Saturday, 7 September 2013

What makes a good book?

This is a question that I love to ask during interviews, which I do because every answer is always different! And more simply, the post is about what does it for me in regards to books! For fairly obvious reasons this is completely opinion (and please feel free to share your own!), as everyone has different thoughts about it.

So, to fully comprehend where I'm coming from as a reader, you have to know a bit about me (otherwise you'll have no perspective to what I'm on about. So without further ado, a bit about me!

  • I'm 21
  • I'm female (and straight, you may think it is a strange thing to mention but it'll become clear!) 
  • I'm a final (4th) year student studying International Business and Modern Languages
  • I'm 1 of 5 kids - a step-sister (21), a step-brother (20) and 2 brothers (18 and 4) 
  • I've lived in a tiny village, a rural town, a major city and a capital city
  • I love to read, and started learning when I was 2 because of my appalling vision! 
  • As well as going to uni, I work for my family company, work at my local pub, and am a Brownie Guide Leader.
  • Things that have always interested me include; mythology, Ancient Egypt, the Tudors and Fairy Tales
  • My favourite Disney Princesses are Ariel (the Little Mermaid) and Rapunzel (Tangled)
  • My favourite musical is Phantom of the Opera
  • I could be classed as a girly girl, but only in some things! 
Books about these subjects will immediately attract me:
  • The Tudors/War of the Roses 
  • Ancient Egypt 
  • Fairy Tales 
  • Dystopias 
  • Beautiful covers (superficial but true!) 
That list is no where near exclusive! It all depends on a lot of things, and I enjoy a lot of books once I turn the first page! Anyway, the detailed things that make a good book: 

Romance

Now, please don't get me wrong about this, in general I'm not a romance book reading kind of girl! Well most of the time I'm not, I do read them occasionally. But if a book doesn't have a love story as part of the plot then after reading it I feel like there was something missing (there are of course exceptions to this, there are books I have read without love stories that I've enjoyed a lot.)

The romance doesn't have to involve sex or any explicit encounters, honestly I am kind of indifferent either way, as long as the romance is there then I'm easy, the sex is completely optional.  

Under romance it is worth noting my love/hate relationship with love triangles. As much as they may infuriate me at times, but I always pick a side! 

Examples would be Peeta from the Hunger Games, Jace from the Mortal Intruments, Elliott from Masque of the Red Death, Julian from Delirium and Gabriel from The Chemical Garden

The Love Interest 

Tightly linked to romance and to the love triangles previously mentioned, but the love interest has an important role to play. This following point does only apply to male love interests (see told you that knowing I was straight made a difference!)

I'm not sure if it is just me, but I tend to find that the love and romance between characters is most believable if the male character is someone that I would find attractive. That is mainly applicable for first person narratives from the young woman's point of view.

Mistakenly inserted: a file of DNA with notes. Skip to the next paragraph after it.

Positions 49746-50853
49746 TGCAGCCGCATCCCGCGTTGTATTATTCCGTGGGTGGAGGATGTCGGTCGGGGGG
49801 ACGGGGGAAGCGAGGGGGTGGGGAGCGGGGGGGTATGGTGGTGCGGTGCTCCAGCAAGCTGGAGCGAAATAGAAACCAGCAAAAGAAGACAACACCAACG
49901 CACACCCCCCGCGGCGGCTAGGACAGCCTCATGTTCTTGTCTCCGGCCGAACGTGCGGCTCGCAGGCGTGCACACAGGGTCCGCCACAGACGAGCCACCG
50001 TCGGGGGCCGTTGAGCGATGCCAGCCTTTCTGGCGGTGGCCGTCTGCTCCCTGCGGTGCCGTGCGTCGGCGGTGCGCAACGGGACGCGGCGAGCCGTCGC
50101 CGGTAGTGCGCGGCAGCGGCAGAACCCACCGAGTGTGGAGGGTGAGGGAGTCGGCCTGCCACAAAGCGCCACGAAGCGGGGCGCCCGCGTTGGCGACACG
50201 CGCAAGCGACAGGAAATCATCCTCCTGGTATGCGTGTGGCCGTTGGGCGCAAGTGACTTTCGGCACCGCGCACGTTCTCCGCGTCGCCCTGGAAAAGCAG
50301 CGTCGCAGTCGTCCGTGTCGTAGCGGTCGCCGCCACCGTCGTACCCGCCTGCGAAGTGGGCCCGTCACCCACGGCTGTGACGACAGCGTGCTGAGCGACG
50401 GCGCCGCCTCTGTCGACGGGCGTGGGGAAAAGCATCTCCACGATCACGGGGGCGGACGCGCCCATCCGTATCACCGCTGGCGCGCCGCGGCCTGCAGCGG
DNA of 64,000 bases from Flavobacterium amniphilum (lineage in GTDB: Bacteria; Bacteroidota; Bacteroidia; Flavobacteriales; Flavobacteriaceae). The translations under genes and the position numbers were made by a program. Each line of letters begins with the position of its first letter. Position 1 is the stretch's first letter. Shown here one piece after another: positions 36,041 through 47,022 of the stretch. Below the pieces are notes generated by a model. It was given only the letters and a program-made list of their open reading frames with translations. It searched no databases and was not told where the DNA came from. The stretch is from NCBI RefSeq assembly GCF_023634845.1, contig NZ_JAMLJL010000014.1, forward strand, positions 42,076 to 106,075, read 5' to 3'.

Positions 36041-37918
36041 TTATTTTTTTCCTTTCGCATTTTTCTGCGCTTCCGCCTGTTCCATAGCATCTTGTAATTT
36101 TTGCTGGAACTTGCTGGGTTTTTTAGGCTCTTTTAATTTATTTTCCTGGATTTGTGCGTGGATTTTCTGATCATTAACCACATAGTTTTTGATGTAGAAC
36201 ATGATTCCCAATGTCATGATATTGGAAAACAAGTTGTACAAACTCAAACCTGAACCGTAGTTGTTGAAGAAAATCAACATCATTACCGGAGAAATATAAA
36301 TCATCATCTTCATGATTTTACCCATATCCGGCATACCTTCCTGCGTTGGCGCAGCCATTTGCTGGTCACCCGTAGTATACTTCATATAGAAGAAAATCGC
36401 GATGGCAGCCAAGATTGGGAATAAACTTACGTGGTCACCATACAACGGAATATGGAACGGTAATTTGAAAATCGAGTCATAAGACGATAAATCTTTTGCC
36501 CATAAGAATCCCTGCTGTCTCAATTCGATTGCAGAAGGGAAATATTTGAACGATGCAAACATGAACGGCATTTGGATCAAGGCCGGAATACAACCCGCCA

This is even more pertinent when it comes to love triangles, as then the 'team' that I choose is most likely that of the guy that I would find the most attractive. The perfect example of this would be the Masque of the Red Death duology by Bethany Griffin, where, despite Araby's rather complicated feelings, I was Team Elliott over Team Will all the way. 

Relatable Protagonist 

To me this is super important, more so for some books than others. If the main character has something in common with me then I find that I enjoy the story far more, and I find it far more engaging. 

The best example of this would be in the book that I finished earlier this week, Forget Me Not by Sarah Daltry. It isn't the normal kind of book that I read (which is exactly why I agreed to review it as part of a blog tour), but the main character, Lily, was so relatable to me in so many ways (young, just started college, well uni in my case, with no friends, and a relationship that isn't as perfect as first thought) that it drew me in straight away. In fact, the more I read, the more me and Lily seemed to have in common, other than our nationalities! 

A Book Hangover

Seems a strange one I know, but I love books that still have me thinking about them after I have read them, as that tends to mean that something has really struck a cord with me, and sometimes I can't even explain why that is. The reasons behind the book hangovers are so diverse and lengthy that the best way to find out would be to read the reviews of the following book; The Hunger Games (Suzanne Collins), The Best is Yet to Come (Renee Peterson), Forget Me Not (Sarah Daltry) and Crimson Midnight (Amos Cassidy). Links are at the bottom of the post and there are many many more books that have left me like that! 

Other Things

There are many many other things that make me enjoy a book, and a sample of these are below, unlike the categories above, these criteria are less often in occurring and don't apply to the majority of books.
  • humour of the laugh out loud variety 
  • unique magic systems (mainly for high fantasy) 
  • a kick ass heroine!
  • twists 
  • darker undertones (though definitely not all the time!) 
  • ADVENTURE
Reviews of books mentioned can be found here: 
The Hunger Games by Suzanne Collins 
City of Bones by Cassandra Clare (yet to be published) 
Masque of the Red Death by Bethany Griffin 
Wither by Lauren DeStefano 
Forget Me Not by Sarah Daltry 
The Best is Yet to Come by Renee Peterson
Crimson Midnight by Amos Cassidy